Normally this happens because when the thermostat turns it off, it's a while before the thermostat tells it to turn on again.
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On Tue, 12 Jul 2016 23:08:07 -0400, Bob Engelhardt wrote:

Thanks for answering so quickly, as I had egg all over my face after telling the wife that I was a veritable genius and that I fixed it for less than thirty bucks!
I'll let it cool down, and plug it back in, with the ammeter connected, and check the current. If it starts, I'll leave it running for a few hours!
I must admit - the information is conflicting - so I'm confused. Very confused.
a. The old equipment tested good (as far as I could tell) b. The jumper rig should have bypassed the relay (but not the OEM cap) c. All this 3n1 "hard-start kit" did was replace those two things
Maybe it's a "bigger" capacitor? http://i.cubeupload.com/8YQ1wK.jp
There's no mention on the package of how big the cap is, but physically, the combination unit is far beefier than the OEM unit. So I dunno...
http://i.cubeupload.com/VD0haS.jpg
Do you think it could be as simple as the compressor just needed a "beefier" cap?
Why would it need a beefier cap?
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On 7/12/2016 11:16 PM, Danny D. wrote: ...

A more-capacitance cap would have a lower impedance and allow more current to flow. More current in a motor means more torque.
There is still the possibility that the original cap is defective. That the parts-place check did not measure capacitance, or if it did, it wrongly concluded that the capacitance that it measured was the needed value.
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On 7/12/2016 11:08 PM, Bob Engelhardt wrote:

Also, IIRC, users' manuals for AC's say to wait 3 minutes before trying to restart.
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On Tue, 12 Jul 2016 23:26:27 -0400, Bob Engelhardt wrote:

Good news, and odd news.
1. I let it cool down for 1/2 hour and then when I plugged the Supco RC0410 1/4-to-1/3 HP 120VAC "3n1 Start" Solid State Relay Overload Start Capacitor Combination unit in to the mains, the compressor started again!
2. I left the connections to the motor where they were, which seemed to match our assumption that the top was the COMMON, and the forward-facing bottom was the START and the rearward facing bottom was the RUN/MARK connection.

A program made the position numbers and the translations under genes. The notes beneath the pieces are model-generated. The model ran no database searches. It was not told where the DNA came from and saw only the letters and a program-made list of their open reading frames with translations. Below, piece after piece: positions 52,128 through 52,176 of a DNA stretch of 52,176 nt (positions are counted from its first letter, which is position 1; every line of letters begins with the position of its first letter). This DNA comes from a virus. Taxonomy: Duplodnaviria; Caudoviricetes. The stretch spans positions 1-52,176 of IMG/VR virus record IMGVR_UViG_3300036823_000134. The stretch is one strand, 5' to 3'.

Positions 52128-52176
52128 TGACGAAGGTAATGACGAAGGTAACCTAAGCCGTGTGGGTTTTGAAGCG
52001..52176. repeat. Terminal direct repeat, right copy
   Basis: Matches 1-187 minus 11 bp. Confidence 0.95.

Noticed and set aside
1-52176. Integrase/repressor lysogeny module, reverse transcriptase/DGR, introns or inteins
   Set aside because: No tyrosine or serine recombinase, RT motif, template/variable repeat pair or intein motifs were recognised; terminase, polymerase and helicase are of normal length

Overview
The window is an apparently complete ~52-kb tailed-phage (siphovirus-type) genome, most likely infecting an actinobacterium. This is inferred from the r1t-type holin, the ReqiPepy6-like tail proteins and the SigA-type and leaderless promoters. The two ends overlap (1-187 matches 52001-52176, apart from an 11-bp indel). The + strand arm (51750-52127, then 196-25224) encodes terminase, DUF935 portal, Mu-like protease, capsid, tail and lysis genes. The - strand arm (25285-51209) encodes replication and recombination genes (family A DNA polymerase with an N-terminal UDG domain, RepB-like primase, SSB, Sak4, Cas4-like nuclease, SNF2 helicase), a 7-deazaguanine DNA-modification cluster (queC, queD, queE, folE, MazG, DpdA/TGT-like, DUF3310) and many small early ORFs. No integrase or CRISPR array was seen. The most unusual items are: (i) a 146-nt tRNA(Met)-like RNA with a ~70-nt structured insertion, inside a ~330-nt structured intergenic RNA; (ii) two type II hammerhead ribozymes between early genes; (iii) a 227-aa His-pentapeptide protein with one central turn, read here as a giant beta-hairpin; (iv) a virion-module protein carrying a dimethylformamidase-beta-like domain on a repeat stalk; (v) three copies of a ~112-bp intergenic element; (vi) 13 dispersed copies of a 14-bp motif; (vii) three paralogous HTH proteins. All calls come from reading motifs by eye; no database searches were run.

http://i.cubeupload.com/YMMqW4.jpg
3. You'll notice I am not using the original power cord, so I have the rest of the frig (including condenser the fan) on its own power supply and the Supco RC0410 hard-start cap on its own power cord.
http://i.cubeupload.com/yiOL3g.jpg
3. With the Ammeter on the 15Amp scale, when the compressor was running, the current on the black COMMON lead was about 3 amps.
http://i.cubeupload.com/GLn0bK.jpg
4. To doublecheck, I checked the current on the input cord neutrals, which was also 3 Amps (not surprisingly):
http://i.cubeupload.com/k7D1Th.jpg
5. When the compressor was starting, the current on the START lead jumped a bit (maybe double the 3 amps?) and then instantly settled down to zero amps (or very slightly above zero amps).
http://i.cubeupload.com/5vR3jy.jpg
6. Then the compressor ran for about 10 or 20 minutes, getting very hot to the touch, where the output (thin) line was hot enough to burn my fingertips and even the input (thick) copper line was warm to the touch (and the refrigerator began to get noticeably cooler inside the doors).
7. After 10 or 15 or so minutes of running, the compressor began to hum instead of work causing 11 amps to flow through the COMMON lead, and then the relay clicked off (is that supposed to happen?).
http://i.cubeupload.com/9TNB1Q.jpg
8. Then the compressor turned back on, after about 10 minutes, and worked for a much shorter period of time, before turning off again (maybe fewer than five minutes).
Is it normal for a compressor to shut off after getting very hot after working for only about 10 minutes?
Is it OK to have the frig temporarily on two power cords? a. One for the fan and the rest of the frig b. One just for the compressor
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Did you remove all the dust from the condenser coil?
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On Wed, 13 Jul 2016 01:05:03 -0400, tom wrote:

Up until now, I was just testing things.
So, instead of running the compressor from its own power cord and running the rest of the frig on its own power cord, I just now connected the compressor to the refrigerator main power cord.
http://i.cubeupload.com/VdC5eA.jpg
Unfortunately, the compressor wouldn't start, so I'll let it cool down for another hour or so (it's VERY hot to the touch right now).
It would be interesting if the lack of starting was due to a lack of voltage on the power cord due to "something else" lowering the voltage, but the power cord tested roughly at 120V with the electrical tester.
Anyway, I started trying to clean the V-shaped condenser coils.
http://i.cubeupload.com/pkIigd.jpg
It's amazingly difficult (darn near impossible) to get the brush on the backside of that upside-down V-shaped set of coils.
http://i.cubeupload.com/2mSU5V.jpg
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On 7/13/2016 12:56 AM, Danny D. wrote:

If you'd done what I said, and played along, this could have been fixed last week. Hope you are enjoying your self.
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On Wed, 13 Jul 2016 07:56:28 -0400, Stormin Mormon wrote:

I don't see why you're so angry.
I'm trying to fix the frig while keeping my sister from saying "I told you so" and while my wife is constantly asking me when she can have her kitchen back.
I've never even *looked* at the back of a frig before (although I know basic refrigeration theory from high-school chemistry).
The 1/2-to-1/3HP hard-start cap isn't working. Half the time it starts the compressor, and half the time it does NOT start the compressor.